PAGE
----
DFL plans millions in income tax hikes
ST. PAUL - Income tax increases topping $500 million appear likely to pass the Minnesota Senate by week's end.
Democratic-Farmer-Laborite senators want to bump up education funding anywhere between $500 million and $1 billion, and income taxes look like their chosen way to fund the bigger budgets.
Decisions could be made today about just how to raise taxes, with the Senate Taxes Committee chairman suggesting they restore personal income taxes to 2001 levels.
Sen. Tom Bakk, DFL-Cook, said he and others made a mistake cutting taxes in 2001. "We've got to be man enough to admit it."
Rescinding those tax cuts would bring in about $500 million, Bakk added.
However, Sen. LeRoy Stumpf, who heads the major Senate education finance committee, said education needs more money than that. If that is the case, Bakk recommends reversing the 2001 cuts and then increasing income taxes on Minnesota's richest residents.
The Senate Finance Committee should decide this morning how much more to spend on early-childhood, public school and higher education. Bakk's committee plans to vote on a tax plan Friday before the full Senate makes its decision Saturday.
This new tax increase plan comes after Senate leaders for weeks repeatedly refused to discuss one, even after their budget chairmen said they did not have enough to fund Minnesota's needs.
Bakk said Minnesotans will agree with DFL plans to raise taxes if college tuition is held down, public schools get adequate money and early-childhood programs see funding increases.
Stumpf said Wednesday night that he did not know just what programs would get funding in the new tax bill. For instance, he said, the Democratic-pushed all-day, every-day kindergarten proposal still may not receive enough money.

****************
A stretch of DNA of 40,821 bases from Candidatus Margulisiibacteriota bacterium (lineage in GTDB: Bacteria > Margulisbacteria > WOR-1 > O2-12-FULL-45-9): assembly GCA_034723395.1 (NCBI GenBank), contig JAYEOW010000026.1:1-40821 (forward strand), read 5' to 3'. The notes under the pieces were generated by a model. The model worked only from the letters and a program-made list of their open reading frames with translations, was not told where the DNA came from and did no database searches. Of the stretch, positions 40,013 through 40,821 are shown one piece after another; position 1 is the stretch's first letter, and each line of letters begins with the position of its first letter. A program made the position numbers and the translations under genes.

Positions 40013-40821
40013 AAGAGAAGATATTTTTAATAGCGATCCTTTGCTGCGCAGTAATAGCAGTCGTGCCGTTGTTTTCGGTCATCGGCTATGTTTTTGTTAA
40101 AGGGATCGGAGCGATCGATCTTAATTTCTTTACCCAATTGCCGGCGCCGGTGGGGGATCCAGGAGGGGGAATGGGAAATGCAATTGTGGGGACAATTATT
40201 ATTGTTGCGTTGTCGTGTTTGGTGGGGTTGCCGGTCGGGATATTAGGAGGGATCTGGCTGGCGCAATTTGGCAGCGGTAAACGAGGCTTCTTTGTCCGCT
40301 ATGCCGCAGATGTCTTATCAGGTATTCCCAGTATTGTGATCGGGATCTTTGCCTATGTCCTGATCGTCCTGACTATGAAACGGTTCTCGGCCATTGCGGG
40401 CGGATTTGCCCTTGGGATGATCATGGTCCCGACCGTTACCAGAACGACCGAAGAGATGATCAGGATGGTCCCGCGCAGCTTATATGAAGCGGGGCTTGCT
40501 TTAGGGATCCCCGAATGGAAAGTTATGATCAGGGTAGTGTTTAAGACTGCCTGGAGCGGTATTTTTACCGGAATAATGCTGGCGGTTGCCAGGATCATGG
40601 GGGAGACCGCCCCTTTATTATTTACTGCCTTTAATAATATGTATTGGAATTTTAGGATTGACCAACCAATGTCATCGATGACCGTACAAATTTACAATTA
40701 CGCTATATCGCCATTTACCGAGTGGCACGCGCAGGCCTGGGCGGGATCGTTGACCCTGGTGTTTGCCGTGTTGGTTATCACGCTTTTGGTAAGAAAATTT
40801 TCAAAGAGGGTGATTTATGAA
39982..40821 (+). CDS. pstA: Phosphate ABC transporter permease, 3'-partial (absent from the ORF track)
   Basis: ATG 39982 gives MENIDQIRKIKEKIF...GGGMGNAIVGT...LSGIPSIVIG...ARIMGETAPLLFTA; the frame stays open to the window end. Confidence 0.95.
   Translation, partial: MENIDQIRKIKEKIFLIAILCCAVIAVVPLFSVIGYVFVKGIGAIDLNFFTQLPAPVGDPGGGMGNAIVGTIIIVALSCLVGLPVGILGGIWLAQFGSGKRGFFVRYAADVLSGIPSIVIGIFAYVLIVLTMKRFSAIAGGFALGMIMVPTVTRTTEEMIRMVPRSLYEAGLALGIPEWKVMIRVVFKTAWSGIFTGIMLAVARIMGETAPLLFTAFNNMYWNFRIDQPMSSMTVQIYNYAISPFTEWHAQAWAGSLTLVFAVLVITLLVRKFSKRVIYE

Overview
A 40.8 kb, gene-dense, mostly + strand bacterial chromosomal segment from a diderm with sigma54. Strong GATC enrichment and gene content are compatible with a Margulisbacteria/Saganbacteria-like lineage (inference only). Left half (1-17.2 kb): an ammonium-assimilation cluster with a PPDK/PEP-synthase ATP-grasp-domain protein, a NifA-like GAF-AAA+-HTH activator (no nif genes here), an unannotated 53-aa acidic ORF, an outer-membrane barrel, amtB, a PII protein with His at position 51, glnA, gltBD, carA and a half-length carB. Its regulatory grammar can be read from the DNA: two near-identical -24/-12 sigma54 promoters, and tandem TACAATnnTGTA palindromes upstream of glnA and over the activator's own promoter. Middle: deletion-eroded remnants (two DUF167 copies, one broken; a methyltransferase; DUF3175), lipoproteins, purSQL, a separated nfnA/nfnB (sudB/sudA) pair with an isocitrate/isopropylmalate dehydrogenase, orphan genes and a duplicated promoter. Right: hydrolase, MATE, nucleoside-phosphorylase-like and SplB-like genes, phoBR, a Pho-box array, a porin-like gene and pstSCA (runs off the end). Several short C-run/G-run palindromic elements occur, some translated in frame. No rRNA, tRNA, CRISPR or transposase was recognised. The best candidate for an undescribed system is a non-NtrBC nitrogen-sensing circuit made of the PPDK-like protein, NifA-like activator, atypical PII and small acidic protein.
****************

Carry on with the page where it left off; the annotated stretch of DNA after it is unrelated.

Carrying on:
House Democrats earlier proposed adding a new tax rate for the state's richest 28,000 Minnesota filers. That would bring in $433 million for the next two-year budget, which House leaders would spend on reducing homeowner property taxes.
Republican Gov. Tim Pawlenty, backed by most legislative Republicans, oppose state tax increases. There are not enough Republicans to stop the House and Senate from voting higher taxes, but they might be able to prevent the Legislature from overriding a Pawlenty veto.
Senators already have passed versions of most budget bills, including increasing education funding. At the time, they did not say another - more expensive - version would be on the way.
Republicans, however, predicted Democrats would try to raise taxes.
Republican Sen. Julianne Ortman of Chanhassen said on Wednesday that Democrats would produce a nearly $1 billion request. Stumpf said it would not be that big, but could come close.
Democrats planned to finish deciding how much more education money they want overnight, before what Stumpf expected to be a short Finance Committee meeting this morning.
After the new education funding amount is decided, Bakk plans to talk to fellow Democrats about just how to raise taxes. They expect to emerge from the closed-door meeting united enough to pass whatever tax increase they pick.
Bakk said Senate Democrats are about evenly split between raising taxes on the rich and rolling back 2001 tax cuts. Stumpf said fellow Democrats "are in all four directions."
Once Democrats make that decision privately, Bakk's full Taxes Committee will vote Friday afternoon, he said, then all senators will have a chance to vote on Saturday.
Senators plan to have all their tax and spending bills passed by Monday.
Stumpf, who said he will get all the money he can for education, said his new funding bill should be the last one senators consider.
"I'm sweeping up, getting all the crumbs I can," Stumpf said.